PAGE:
The document goes on to say: "On or about December 27, 2003, while working as a veterinarian at United Emergency Animal Clinic in Campbell, California, [Johnson] was ordered by United's office administrator at the time, to undergo a drug test pursuant to the clinic's policy based on perceived erratic behavior. The lab test results reported by MedTox Laboratories, Inc., dated January 4, 2004, indicated that [Johnson] had tested positive for amphetamine, methamphetamine, and cocaine metabolite."
First, let me give sincere and grateful credit to the administrator of United Emergency Animal Clinic, who picked up on Johnson's erratic behavior, had her drug tested -- and presumably, although this is not stated -- took some action as a result of it. It seems that United's administrator recognized that Johnson's drugged up state caused her to be a threat to her patients.
But how sincere is the California Vet Board about protecting veterinary patients?
In its decision, the Board cited three "causes" for discipline:
Criminal Convictions (her convictions for "dry" and "wet" reckless driving)
Unprofessional Conduct - Use of controlled substances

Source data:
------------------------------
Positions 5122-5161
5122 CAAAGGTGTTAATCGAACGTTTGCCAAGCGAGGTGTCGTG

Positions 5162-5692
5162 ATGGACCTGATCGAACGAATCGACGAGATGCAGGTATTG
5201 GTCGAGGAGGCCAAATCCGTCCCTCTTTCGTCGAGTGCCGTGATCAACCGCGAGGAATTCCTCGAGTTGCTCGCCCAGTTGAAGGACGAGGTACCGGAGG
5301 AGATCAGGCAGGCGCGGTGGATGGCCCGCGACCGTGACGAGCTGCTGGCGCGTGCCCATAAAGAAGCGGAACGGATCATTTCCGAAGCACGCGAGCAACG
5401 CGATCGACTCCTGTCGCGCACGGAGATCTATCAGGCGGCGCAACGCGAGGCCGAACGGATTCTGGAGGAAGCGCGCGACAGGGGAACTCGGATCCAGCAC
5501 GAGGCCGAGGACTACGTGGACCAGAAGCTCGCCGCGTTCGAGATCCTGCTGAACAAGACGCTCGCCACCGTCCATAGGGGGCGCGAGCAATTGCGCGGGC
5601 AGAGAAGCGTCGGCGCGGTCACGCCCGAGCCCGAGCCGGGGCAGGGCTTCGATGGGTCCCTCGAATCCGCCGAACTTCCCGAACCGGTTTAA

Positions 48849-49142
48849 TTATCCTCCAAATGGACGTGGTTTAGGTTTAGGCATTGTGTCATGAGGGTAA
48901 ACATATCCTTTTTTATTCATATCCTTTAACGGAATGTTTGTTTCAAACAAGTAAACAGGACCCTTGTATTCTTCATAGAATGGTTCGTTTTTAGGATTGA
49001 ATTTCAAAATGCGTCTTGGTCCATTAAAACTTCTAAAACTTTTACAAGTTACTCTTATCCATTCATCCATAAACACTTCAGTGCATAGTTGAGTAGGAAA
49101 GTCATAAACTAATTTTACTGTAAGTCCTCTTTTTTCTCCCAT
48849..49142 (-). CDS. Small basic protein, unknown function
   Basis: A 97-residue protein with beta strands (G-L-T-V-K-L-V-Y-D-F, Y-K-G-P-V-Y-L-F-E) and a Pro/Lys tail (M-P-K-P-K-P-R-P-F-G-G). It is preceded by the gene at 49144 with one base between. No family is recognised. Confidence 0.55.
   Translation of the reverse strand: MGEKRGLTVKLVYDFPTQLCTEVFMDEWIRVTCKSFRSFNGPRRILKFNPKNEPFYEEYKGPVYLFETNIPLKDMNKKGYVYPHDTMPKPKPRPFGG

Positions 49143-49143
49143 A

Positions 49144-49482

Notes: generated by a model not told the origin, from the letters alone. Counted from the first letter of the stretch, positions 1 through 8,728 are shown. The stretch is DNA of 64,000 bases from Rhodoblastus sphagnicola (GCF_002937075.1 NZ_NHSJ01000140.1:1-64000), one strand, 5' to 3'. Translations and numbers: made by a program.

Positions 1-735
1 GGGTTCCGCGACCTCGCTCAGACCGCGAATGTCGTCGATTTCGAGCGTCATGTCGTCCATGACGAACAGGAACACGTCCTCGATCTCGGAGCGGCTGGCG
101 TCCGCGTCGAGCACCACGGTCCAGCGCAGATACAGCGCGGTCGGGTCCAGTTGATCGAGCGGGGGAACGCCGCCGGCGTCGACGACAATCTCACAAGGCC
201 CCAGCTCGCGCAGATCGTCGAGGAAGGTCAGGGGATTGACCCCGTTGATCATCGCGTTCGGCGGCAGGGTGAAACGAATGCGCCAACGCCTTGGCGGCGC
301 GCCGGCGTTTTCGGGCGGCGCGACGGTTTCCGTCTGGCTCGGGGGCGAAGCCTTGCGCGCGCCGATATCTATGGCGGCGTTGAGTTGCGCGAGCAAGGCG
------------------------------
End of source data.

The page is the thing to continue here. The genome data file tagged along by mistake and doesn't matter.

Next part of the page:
Fraud, Misrepresentation, Deception (for false statements on her license applications)
The California Veterinary Board "revoked" Johnson's license, but outrageously, as in most of their other "revocations" they immediately "stayed" the revocation -- which means that Johnson can keep right on practising without interruption. Instead they put her license on probation for 3 years. In fact, how's this for crazy: They actually ORDERED her to practice veterinary medicine in California a MINIMUM of 24 hours a week for 6 consecutive months. (???? The thinking being, time NOT spent practicing doesn't count toward probation. Wow, "You are a threat to pets, MAKE SURE YOU KEEP PRACTISING AT LEAST 24 HOURS A WEEK." That's my paraphrase and editorialization, by the way.)
Want more ridiculousness?
The terms of this "probation" require her to obey the laws and regulations, merely by affirmation, that is -- they say, "No, little girl, obey the laws from now on, OK?"